Food and oil prices drag the UK towards CPI deflation

 
Billy Ehrenberg
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Disinflation: UK CPI.

Could this be the week the UK officially goes into deflation? Office for National Statistics figures out this Tuesday are expected to show that UK Consumer Price Index (CPI) prices dropped 0.1 per cent in February, after hitting record lows of 0.3 per cent last month.

Behind the possible entry into deflation is a drop in energy prices, which have fallen as global oil prices have been shelled. Food prices have dropped too, with the effects of a supermarket price-war being keenly felt.

The Bank of England has itself admitted that deflation is a possibility, with governor Mark Carney refusing to rule it out. Oil price are unlikely to affect long-term deflation as the measure is annual change; as Carney himself pointed out, once it hit rock bottom its effects will begin to be diluted.

Nonetheless, the spectre of deflation is one that may spur the Bank into action. Andrew Haldane, the Bank’s chief economist, has even suggested that interest rates may be cut from their record lows, despite most of the talk in recent times angling towards a rise.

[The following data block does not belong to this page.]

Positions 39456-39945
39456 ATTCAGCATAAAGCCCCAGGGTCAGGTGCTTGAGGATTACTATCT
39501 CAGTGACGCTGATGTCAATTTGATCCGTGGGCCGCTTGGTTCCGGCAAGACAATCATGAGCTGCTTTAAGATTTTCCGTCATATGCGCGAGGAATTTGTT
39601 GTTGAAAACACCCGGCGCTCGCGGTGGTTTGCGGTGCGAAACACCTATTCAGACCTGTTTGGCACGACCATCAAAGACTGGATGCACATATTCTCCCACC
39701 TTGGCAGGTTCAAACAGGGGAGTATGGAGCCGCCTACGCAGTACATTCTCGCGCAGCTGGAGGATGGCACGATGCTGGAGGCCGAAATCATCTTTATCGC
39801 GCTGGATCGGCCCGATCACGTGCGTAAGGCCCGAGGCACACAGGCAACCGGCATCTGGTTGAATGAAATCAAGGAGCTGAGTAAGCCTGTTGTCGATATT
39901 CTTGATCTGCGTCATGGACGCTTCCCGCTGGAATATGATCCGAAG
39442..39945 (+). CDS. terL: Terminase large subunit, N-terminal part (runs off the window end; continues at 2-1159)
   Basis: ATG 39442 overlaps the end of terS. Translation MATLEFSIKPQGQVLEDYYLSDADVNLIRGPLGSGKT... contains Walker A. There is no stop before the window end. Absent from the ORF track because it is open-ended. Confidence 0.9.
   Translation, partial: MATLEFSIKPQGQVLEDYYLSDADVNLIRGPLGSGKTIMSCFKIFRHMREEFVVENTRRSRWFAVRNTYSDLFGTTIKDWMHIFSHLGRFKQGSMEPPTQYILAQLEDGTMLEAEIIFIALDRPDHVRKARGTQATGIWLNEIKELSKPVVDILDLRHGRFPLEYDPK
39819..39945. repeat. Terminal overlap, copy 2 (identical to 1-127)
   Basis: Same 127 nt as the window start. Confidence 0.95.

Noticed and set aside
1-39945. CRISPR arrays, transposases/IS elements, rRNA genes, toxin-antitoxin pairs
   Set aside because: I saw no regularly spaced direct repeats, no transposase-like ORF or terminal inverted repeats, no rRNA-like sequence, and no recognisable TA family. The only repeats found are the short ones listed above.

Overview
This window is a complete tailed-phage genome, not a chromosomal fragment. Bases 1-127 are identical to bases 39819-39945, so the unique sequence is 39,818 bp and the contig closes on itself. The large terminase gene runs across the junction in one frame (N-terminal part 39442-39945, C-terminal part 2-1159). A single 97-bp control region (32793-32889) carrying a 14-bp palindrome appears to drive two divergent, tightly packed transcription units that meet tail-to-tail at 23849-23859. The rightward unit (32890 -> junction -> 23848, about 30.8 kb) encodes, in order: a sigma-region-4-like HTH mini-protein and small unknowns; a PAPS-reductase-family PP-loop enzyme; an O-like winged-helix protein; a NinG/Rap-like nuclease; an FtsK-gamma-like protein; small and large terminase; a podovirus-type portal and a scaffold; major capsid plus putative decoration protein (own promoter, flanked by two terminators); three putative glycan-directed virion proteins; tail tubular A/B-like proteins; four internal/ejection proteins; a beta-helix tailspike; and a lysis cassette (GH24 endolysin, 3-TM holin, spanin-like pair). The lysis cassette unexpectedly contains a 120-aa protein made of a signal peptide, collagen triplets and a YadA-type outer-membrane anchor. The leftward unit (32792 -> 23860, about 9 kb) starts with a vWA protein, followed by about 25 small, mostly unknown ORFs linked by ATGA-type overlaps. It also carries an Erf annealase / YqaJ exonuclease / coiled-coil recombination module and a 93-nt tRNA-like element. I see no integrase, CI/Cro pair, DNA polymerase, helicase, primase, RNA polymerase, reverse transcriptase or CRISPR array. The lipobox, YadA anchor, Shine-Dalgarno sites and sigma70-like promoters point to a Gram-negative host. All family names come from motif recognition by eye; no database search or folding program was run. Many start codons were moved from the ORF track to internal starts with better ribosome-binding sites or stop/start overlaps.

In my view, that means policy needs to stand ready to move off either foot in the period ahead to meet the symmetric inflation targeting.

Haldane said at a speech during the BizClub lunch last week.

Carney, however, is aware that hasty action may be detrimental.

The thing that would be extremely foolish would be to try to lean against this oil price fall today [and] try to provide extra stimulus to try to get inflation up at this point in time.

He said on 10 March.

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